Distressed and confused by a lack of details, family and friends organized protests and, for a short time, maintained a tent camp outside the Topeka Police Department. With the investigation ongoing and Topeka City Council members taking the advice of legal counsel to remain silent, entreaties to appointed and elected officials seemed fruitless. They asked residents to trust the process.

As weeks passed, some residents began pushing for a public dialogue on the issues surrounding the shooting of White. Describing themselves as concerned citizens of the City of Topeka, they approached officials in December with a written request for a special meeting of the City Council.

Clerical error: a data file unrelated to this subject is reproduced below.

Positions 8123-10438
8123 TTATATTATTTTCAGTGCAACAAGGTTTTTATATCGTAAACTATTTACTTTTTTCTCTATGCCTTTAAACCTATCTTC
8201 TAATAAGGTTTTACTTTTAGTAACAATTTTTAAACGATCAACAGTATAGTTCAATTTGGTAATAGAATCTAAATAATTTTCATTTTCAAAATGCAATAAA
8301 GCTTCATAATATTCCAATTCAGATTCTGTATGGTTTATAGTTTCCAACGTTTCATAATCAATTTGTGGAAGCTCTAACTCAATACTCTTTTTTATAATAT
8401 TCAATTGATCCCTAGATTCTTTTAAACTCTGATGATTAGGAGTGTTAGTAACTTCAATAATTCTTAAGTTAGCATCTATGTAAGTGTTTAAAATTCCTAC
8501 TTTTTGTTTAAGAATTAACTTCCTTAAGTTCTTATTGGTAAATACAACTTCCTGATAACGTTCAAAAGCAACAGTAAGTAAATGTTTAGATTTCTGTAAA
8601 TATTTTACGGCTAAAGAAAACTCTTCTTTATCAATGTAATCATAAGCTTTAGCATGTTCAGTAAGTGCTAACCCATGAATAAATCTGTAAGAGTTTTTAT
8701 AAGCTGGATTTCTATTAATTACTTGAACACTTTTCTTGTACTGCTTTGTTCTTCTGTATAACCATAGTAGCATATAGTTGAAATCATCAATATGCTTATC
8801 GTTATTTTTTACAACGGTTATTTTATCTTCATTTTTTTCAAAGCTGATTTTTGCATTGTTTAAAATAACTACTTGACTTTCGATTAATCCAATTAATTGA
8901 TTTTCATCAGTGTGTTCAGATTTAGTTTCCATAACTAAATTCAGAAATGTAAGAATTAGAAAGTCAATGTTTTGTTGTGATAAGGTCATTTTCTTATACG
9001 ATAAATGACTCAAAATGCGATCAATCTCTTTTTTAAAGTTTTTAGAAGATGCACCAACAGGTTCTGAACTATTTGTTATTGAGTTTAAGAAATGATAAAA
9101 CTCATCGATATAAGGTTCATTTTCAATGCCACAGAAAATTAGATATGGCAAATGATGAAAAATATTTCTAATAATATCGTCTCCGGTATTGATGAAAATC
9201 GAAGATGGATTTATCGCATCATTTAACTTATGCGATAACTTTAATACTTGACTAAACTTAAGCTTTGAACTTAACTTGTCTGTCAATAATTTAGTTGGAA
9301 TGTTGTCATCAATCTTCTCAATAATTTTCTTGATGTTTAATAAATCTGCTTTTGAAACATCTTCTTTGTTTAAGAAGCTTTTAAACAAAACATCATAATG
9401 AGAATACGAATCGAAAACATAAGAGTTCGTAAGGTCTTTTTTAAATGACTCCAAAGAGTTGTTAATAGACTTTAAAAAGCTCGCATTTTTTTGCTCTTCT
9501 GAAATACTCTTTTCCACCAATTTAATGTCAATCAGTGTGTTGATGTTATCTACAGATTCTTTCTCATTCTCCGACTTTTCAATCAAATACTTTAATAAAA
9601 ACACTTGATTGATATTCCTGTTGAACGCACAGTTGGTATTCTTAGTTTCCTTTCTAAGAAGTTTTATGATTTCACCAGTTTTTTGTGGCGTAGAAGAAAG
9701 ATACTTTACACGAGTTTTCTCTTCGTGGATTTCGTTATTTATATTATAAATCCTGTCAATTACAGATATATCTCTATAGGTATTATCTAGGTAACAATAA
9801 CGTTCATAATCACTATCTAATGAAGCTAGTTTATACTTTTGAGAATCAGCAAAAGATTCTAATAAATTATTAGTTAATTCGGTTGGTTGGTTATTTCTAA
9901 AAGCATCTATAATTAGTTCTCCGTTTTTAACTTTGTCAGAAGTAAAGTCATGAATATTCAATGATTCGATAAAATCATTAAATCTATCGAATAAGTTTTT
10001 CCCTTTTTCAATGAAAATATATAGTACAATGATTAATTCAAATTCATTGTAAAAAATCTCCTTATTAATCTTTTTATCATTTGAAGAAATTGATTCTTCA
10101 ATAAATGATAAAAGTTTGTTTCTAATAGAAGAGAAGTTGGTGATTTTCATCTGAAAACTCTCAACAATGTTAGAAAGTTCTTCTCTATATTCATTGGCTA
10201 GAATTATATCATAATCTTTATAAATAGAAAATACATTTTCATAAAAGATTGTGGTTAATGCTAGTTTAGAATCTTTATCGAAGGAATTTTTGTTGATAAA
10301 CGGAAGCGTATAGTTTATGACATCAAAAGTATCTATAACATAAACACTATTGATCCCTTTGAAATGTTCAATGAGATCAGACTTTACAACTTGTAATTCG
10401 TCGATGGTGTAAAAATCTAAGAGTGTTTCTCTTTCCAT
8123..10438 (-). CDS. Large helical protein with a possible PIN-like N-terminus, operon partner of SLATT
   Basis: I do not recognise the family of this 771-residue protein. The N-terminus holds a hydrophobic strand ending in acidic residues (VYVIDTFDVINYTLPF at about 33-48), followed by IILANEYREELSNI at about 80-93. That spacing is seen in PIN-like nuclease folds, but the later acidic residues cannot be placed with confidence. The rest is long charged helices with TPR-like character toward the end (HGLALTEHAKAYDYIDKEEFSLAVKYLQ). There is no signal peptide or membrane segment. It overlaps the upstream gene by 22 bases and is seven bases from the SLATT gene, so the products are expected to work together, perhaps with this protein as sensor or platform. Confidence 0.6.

Rose Welch, who lives in Topeka’s southernmost City Council district, District 5, delivered the letter on behalf of the residents to the mayor’s office. She and the others joining the effort – Martinez Hillard, Oshara Meesha, Yasmari Rodriguez, Brian Moore, the Rev. Sarah Oglesby-Dunegan, John and Tracy Metcalf, and RJ Dobbs – hailed from seven of the city’s nine City Council districts.

When city officials didn’t agree to the meeting, the residents decided to schedule their own public forum at the Topeka & Shawnee County Public Library.

Although the individuals involved described themselves as concerned citizens, in written responses to questions from The Journal, they indicated that it wasn’t an official name. “We’re not a group in a formal sense,” says Hillard. “Our desire for transparency and accountability from our police forces is what brought us together to do so.”

Meesha, an artist, says there’s also no formal leader for the group. “We saw there was a need, so we are working in a co-working style to bring about a solution, or several solutions,” she says.